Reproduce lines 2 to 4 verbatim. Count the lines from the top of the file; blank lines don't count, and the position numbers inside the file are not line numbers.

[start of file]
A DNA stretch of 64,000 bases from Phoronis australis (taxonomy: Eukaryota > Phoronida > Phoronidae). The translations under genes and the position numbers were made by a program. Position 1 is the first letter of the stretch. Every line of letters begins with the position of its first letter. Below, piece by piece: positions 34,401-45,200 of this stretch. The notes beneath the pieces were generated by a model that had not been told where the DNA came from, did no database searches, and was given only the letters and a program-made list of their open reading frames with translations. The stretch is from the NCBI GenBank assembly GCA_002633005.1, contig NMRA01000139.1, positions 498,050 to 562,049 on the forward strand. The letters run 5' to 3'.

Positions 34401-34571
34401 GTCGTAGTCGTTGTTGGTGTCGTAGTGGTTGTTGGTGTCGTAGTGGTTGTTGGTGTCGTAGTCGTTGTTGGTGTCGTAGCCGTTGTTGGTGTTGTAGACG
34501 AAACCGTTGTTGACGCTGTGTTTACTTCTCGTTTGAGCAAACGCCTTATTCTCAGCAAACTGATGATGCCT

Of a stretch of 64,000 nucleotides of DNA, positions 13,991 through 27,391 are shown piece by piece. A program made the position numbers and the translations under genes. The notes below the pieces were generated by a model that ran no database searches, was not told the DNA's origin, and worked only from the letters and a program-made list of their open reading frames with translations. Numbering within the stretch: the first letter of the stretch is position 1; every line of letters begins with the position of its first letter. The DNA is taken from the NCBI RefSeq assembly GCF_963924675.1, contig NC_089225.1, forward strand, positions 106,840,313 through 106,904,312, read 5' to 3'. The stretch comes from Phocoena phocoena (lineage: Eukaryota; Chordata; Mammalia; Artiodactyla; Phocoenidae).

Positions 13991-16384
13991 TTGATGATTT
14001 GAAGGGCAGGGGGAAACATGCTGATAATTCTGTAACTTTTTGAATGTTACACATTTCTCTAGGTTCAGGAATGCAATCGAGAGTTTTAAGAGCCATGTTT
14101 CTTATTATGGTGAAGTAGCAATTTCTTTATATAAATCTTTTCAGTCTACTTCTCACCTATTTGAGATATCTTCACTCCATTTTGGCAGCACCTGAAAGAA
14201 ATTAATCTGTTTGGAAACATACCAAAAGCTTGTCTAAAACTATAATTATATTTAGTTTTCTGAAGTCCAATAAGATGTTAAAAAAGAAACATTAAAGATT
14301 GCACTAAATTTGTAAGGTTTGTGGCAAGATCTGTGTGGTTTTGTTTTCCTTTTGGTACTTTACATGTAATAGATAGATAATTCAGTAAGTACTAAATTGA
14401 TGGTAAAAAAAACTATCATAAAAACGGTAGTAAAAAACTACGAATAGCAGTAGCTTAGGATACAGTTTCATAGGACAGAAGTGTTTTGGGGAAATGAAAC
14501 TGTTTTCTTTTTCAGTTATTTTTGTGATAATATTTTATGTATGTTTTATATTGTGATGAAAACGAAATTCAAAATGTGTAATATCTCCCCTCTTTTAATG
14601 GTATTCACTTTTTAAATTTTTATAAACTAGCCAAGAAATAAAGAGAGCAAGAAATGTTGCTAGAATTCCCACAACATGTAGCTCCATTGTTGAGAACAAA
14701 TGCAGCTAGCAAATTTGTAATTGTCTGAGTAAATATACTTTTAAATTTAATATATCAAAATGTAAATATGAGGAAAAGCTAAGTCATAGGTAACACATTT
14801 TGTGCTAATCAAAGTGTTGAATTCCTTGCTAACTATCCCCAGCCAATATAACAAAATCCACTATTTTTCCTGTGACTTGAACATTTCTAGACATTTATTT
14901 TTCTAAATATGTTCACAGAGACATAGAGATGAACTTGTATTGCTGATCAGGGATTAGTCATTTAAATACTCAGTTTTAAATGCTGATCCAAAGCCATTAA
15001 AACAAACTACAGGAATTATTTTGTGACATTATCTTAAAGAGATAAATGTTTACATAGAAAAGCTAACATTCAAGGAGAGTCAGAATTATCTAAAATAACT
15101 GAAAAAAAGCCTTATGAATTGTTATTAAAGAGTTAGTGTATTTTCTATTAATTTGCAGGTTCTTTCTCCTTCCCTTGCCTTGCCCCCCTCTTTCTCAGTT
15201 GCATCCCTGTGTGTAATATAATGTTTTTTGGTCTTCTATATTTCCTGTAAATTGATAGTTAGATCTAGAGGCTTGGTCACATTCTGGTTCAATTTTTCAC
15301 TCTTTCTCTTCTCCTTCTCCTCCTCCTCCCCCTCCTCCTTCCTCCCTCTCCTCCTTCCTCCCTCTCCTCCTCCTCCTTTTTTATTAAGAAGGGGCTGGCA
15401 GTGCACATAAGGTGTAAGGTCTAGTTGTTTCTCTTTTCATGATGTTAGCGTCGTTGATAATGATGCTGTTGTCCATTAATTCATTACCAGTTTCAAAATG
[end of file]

Positions 34401-34571
34401 GTCGTAGTCGTTGTTGGTGTCGTAGTGGTTGTTGGTGTCGTAGTGGTTGTTGGTGTCGTAGTCGTTGTTGGTGTCGTAGCCGTTGTTGGTGTTGTAGACG
34501 AAACCGTTGTTGACGCTGTGTTTACTTCTCGTTTGAGCAAACGCCTTATTCTCAGCAAACTGATGATGCCT